Using the invention, the containers can be held together very firmly but prevented from touching each other at the location of the device. It has been found that the generally quadrilateral openings and the strips (which will be wider than they are thick) can cause the majority or almost all of the plastics material of the device to be put under tension and stretched elastically at least to some extent (though some plastic deformation may also occur) when the containers are inserted, provided the openings are correctly sized. Thus when the device is forced over the containers, the elastic strips are easily deformed to fit snugly around the container and two opposite strips will twist so that their centre parts lie flat against the container (instead of merely lipping up). It is believed advantageous to avoid orientating two opposite sides of the openings because the unorientated plastics material gives added stability to the eventual pack. When the devices are in the form of a continuous band, the procedure can be facilitated by putting the band under longitudinal tension and the longitudinal strips will take up the curvature of the container sides and whilst doing so apply tension to the transverse strips, which may themselves be subjected to very little extension.

It is stated herein that certain of the strips have substantial elasticity. This means that when they are stretched to a small extent, e.g. to produce an extension of the order of 5%, and held stretched to that extent, a substantial or high force must be applied and continue to be applied. Considerable plastic (i.e. non-elastic) deformation is tolerable as long as sufficient elastic deformation also occurs. Furthermore the elastic force applied after extension has occured may decrease somewhat. The intention is that the elastic force applied by the strips should hold the pack of containers rigidly together when the containers have been inserted in the openings. The plastics material must be chosen accordingly.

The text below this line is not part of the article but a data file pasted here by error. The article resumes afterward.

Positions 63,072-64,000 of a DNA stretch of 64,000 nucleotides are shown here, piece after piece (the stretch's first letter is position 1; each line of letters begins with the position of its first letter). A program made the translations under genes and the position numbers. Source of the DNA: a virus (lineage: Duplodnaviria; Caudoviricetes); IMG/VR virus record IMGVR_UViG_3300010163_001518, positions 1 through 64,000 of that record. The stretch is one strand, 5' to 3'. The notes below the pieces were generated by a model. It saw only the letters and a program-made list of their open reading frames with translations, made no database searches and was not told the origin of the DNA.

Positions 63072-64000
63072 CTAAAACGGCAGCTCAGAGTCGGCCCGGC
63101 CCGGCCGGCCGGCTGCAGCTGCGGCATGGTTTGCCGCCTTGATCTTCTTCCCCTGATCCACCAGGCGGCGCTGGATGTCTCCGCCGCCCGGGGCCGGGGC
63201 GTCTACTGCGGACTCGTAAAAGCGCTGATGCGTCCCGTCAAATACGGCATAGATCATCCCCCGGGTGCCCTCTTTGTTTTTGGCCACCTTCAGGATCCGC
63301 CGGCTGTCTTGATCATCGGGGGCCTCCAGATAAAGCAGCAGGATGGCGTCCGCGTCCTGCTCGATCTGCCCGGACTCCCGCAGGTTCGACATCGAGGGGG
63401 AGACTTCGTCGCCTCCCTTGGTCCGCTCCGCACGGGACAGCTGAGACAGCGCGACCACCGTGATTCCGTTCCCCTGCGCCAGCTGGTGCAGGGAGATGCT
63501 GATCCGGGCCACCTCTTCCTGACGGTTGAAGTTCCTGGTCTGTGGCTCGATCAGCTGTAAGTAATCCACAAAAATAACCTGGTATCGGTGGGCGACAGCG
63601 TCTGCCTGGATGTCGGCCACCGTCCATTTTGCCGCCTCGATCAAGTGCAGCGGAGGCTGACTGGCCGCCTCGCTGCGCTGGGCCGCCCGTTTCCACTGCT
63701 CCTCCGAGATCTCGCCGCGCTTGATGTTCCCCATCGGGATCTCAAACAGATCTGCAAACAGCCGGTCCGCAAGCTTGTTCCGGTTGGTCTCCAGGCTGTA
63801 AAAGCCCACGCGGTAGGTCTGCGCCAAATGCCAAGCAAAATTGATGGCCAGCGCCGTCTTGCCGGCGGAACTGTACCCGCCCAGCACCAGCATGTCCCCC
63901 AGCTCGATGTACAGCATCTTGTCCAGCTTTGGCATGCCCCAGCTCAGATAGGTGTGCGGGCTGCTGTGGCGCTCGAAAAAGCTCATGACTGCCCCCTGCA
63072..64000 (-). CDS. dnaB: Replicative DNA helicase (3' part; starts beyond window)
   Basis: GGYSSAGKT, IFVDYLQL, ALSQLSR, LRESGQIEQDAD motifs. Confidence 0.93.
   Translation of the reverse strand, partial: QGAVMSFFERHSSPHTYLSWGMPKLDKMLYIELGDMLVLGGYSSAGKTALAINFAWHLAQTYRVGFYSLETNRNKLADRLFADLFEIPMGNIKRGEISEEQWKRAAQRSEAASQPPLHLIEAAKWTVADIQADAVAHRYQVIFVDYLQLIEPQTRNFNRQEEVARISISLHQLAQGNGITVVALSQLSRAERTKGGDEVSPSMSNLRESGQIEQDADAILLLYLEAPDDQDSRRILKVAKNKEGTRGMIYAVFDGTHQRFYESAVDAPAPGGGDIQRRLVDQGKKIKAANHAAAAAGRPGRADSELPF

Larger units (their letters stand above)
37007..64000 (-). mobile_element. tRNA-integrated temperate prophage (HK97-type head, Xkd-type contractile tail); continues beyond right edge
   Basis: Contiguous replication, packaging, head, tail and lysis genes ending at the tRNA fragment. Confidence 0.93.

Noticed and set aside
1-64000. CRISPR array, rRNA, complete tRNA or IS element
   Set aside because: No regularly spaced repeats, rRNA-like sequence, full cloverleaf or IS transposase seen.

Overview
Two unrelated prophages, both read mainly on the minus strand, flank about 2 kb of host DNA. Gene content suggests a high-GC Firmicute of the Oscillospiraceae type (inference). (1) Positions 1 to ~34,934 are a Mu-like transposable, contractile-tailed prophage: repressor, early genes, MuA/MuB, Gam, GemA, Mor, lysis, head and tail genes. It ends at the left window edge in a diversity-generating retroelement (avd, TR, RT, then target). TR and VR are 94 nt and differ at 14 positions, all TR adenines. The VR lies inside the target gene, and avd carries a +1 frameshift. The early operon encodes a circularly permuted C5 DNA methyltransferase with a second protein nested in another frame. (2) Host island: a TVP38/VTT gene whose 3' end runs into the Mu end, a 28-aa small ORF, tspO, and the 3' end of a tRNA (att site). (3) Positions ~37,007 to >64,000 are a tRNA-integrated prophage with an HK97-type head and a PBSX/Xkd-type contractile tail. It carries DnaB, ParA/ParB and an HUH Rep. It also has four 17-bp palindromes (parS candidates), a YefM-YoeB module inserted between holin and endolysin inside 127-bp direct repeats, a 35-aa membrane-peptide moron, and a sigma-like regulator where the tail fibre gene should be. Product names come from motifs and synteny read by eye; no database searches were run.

Although the elasticity of plastics material, both unorientated and orientated, varies significantly from material to material, these properties are easily ascertainable. It is found that a low density polyethylene such as "Sclair" (Trade Mark), manufactured by Du Pont of Canada, is suitable and exhibits better elastic properties after orientation than it does before orientation.

The plastics material device can be of light weight and of very low cost. The low cost enables two such devices to be used without excessive expenditure; for instance in the case of beer bottles, one device can be towards the top of the bottles and the other towards the base. However it would be possible to use just one device in suitable circumstances, for instance when holding beer cans together.

The device of the invention can be made by uniaxially stretching a starting material having a pattern of holes or depressions.

The starting material is preferably not orientated, though melt orientation may have occurred. If the initial holes are formed by punching, the punched-out pieces are smaller than they would be if the device were formed by direct punching of preorientated material, and the punched-out pieces are not orientated, which facilitates both punching and reclaiming the plastics material. Theoretical considerations and further details such as possible shapes of the holes or depressions are given in copending Application Ser. No. 82,523 by the present Applicant, filed Oct. 9, 1979 under the title "Plastics Material Mesh Structure".

The starting sheet material can be of any thickness, including low thicknesses which are normally referred to as films; furthermore, though the sheet material is preferably planar on each face, this is not necessarily so. If depressions, rather than holes, are formed in the starting material for the method, the depressions must be such that they rupture when the material is stretched.

The strips need not be parallel-sided, though substantially parallel-sided strips are preferred.

DESCRIPTION OF PREFERRED EMBODIMENTS